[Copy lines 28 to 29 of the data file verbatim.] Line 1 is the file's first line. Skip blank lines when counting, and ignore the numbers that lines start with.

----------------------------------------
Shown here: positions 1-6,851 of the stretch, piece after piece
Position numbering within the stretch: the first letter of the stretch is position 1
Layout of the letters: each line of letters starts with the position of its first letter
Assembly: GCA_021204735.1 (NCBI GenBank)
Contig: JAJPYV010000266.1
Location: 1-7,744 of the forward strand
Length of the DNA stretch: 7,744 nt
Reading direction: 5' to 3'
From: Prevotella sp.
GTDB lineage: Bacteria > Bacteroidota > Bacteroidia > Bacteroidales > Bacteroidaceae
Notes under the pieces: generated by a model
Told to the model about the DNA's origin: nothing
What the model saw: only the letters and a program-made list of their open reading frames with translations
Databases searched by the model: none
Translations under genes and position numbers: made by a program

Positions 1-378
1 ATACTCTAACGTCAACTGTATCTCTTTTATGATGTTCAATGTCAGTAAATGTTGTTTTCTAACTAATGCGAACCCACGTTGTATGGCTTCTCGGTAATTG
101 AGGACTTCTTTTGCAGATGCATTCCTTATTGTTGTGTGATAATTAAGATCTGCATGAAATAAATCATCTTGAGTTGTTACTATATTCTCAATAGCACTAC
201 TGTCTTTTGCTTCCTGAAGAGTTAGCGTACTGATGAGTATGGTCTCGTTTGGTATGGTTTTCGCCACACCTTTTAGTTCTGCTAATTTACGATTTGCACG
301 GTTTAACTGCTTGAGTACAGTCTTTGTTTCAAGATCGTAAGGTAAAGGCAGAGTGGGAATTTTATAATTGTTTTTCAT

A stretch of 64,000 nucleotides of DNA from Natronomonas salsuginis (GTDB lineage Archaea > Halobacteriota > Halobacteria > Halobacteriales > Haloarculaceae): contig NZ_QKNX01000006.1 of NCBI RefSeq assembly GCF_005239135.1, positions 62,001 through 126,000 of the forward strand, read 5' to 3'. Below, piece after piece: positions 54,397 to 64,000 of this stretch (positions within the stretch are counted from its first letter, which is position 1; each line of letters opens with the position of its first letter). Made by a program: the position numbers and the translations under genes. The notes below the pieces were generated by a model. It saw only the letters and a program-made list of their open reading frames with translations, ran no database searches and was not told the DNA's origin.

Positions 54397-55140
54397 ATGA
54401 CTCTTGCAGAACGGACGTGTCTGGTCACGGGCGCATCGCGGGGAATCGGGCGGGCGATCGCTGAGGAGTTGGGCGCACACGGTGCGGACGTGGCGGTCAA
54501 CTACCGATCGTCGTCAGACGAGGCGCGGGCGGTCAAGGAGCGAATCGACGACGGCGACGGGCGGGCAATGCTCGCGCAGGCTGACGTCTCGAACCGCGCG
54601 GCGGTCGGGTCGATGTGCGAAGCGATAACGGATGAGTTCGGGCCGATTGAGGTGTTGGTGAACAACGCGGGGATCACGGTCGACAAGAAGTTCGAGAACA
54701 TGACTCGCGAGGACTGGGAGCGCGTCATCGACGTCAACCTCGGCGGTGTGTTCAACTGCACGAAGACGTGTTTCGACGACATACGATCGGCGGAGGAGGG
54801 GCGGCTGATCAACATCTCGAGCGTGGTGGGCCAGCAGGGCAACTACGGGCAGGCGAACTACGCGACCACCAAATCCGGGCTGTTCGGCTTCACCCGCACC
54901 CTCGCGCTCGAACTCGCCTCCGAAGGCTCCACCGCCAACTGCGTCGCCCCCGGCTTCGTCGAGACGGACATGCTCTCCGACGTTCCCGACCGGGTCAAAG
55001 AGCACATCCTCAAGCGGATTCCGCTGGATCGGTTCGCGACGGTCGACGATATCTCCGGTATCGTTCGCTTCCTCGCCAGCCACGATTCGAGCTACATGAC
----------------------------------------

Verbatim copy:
54801 GCGGCTGATCAACATCTCGAGCGTGGTGGGCCAGCAGGGCAACTACGGGCAGGCGAACTACGCGACCACCAAATCCGGGCTGTTCGGCTTCACCCGCACC
54901 CTCGCGCTCGAACTCGCCTCCGAAGGCTCCACCGCCAACTGCGTCGCCCCCGGCTTCGTCGAGACGGACATGCTCTCCGACGTTCCCGACCGGGTCAAAG